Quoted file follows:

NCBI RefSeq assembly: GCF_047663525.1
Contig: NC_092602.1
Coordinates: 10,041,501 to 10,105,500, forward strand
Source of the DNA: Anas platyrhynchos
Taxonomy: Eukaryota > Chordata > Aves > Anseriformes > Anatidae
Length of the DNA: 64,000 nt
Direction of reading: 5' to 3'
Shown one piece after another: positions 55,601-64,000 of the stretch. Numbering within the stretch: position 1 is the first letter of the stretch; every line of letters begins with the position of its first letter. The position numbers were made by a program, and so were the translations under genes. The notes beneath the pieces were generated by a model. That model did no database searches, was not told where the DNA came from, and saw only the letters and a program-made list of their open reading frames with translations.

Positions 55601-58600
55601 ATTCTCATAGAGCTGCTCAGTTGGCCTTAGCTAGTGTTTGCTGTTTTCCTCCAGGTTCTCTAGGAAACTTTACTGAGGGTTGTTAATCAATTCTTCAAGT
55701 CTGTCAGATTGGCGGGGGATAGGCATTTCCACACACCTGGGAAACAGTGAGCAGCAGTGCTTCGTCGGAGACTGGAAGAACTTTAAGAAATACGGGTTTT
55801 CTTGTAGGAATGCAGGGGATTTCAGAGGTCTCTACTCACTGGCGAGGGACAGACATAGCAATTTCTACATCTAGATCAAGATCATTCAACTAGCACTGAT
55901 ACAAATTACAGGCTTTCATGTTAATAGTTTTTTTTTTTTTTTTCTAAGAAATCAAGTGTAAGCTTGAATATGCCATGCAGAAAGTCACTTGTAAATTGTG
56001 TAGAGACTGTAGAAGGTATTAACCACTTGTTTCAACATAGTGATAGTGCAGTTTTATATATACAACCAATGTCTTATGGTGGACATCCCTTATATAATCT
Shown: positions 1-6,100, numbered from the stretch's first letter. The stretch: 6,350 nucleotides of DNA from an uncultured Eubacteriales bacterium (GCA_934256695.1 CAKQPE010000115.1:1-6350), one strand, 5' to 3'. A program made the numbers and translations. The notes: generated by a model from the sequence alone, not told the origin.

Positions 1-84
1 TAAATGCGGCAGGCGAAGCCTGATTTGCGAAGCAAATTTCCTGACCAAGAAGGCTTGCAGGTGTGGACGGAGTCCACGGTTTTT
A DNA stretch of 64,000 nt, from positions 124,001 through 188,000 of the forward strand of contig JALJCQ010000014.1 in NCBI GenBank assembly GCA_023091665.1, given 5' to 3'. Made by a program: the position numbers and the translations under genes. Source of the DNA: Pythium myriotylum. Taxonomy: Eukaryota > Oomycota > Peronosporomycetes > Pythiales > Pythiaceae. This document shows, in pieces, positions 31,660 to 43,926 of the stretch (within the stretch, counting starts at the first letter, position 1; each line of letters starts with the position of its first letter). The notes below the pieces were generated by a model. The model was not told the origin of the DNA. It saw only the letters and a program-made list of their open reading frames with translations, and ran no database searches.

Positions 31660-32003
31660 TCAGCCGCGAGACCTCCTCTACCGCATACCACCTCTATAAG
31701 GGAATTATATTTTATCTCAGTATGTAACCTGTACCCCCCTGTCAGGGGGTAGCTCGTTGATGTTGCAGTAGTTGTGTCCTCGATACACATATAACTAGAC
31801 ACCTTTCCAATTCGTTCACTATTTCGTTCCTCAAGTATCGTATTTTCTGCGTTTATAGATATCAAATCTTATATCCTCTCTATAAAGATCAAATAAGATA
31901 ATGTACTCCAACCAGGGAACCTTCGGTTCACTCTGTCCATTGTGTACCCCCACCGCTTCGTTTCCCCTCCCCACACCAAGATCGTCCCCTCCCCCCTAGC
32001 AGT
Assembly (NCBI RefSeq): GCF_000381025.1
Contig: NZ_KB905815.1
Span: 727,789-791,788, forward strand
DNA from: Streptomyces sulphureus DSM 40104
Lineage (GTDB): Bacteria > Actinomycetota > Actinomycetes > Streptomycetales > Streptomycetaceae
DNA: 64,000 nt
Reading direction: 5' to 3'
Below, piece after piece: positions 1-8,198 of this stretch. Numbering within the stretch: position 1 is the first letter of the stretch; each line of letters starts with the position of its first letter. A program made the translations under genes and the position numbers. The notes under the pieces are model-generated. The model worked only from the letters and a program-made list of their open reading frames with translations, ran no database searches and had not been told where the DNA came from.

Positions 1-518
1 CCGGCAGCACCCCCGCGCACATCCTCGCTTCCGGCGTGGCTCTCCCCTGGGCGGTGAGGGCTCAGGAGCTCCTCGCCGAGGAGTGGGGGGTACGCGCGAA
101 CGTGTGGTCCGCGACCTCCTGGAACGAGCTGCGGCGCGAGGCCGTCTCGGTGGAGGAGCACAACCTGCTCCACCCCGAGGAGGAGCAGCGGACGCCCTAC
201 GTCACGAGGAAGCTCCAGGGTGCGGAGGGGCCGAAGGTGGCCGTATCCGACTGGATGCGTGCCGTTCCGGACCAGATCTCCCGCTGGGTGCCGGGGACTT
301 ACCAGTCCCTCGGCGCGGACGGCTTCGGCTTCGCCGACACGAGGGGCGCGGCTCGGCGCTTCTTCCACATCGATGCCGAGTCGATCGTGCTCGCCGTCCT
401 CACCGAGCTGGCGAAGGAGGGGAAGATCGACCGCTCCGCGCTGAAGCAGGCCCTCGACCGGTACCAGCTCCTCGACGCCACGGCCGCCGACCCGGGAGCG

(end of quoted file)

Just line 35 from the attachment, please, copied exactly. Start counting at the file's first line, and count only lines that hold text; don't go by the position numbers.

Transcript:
101 CGTGTGGTCCGCGACCTCCTGGAACGAGCTGCGGCGCGAGGCCGTCTCGGTGGAGGAGCACAACCTGCTCCACCCCGAGGAGGAGCAGCGGACGCCCTAC